I don't like to talk about the hard parts of working from home, but sometimes, they happen. I gave up my full-time job for a part-time job when I moved to Australia so I could focus on my writing. There's still enough money to pay for necessities and have fun, but it's not quite as plentiful. I'm OK with that. I don't know how people go full-time working from home without an income stream, because that seems like a very hard thing to do to me, but mine's worked out well so far.
What have I learned from the last few months working from home? That the pressure to succeed becomes huge. That you really only can go to yourself at the end of the day to succeed, or fail. And that when you have setbacks, the failure feels more than other failures you experience.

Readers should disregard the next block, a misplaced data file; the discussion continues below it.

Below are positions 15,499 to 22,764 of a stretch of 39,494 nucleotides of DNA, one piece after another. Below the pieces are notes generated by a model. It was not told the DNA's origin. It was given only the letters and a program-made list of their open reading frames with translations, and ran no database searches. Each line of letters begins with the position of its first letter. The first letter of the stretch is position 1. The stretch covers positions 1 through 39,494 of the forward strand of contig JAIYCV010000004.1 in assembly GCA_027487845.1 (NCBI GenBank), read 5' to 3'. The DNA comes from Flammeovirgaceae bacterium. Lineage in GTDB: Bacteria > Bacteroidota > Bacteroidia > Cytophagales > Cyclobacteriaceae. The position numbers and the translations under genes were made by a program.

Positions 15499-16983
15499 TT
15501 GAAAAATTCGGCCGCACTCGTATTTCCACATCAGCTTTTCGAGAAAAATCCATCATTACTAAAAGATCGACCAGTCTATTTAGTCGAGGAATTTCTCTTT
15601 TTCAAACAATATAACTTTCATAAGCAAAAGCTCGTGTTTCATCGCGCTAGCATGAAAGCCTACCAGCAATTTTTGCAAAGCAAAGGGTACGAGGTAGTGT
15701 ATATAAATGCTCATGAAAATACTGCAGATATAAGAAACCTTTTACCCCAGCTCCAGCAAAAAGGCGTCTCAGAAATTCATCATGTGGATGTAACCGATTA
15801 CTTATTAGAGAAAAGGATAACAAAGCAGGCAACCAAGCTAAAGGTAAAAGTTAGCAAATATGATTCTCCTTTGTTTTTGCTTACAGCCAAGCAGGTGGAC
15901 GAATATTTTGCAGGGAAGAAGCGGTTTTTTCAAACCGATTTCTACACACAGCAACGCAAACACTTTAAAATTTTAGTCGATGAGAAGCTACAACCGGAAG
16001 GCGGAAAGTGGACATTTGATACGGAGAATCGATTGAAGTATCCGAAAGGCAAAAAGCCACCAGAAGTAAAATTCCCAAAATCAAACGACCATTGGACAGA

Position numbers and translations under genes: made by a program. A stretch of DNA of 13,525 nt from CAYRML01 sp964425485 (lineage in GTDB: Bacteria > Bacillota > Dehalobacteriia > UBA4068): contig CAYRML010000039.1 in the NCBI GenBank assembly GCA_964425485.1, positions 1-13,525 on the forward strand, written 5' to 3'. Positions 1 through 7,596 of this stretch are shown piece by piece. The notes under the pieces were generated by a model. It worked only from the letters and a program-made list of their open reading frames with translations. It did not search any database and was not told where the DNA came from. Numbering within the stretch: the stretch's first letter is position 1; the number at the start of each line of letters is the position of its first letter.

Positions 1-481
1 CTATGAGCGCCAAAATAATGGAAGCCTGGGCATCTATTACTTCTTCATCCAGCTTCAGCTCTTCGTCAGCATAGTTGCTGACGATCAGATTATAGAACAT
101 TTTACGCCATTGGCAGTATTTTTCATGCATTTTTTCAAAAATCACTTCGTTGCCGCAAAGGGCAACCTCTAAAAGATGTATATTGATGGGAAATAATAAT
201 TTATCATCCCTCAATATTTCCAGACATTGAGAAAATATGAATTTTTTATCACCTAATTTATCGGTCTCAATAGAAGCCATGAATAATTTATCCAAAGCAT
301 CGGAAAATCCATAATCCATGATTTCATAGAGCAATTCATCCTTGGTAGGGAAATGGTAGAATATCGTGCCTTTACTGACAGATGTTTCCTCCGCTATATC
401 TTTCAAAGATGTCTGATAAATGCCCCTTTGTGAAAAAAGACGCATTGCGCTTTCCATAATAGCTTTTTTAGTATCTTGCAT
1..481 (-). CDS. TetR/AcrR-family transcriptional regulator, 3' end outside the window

Because it feels like you only have yourself to blame.
When you sit down to do work, prioritizing becomes a necessity. Putting in your full workload is vital. So is finding time to goof off and keep yourself oriented.
Making a plan is important, because it's easy to get overwhelmed when you don't have anyone to assist in the workload.
There are also benefits to working from home, but I haven't reaped many of them yet. Let's see if I feel the same way once I'm done revising this book.
And despite all of this, I still wouldn't trade it for the world.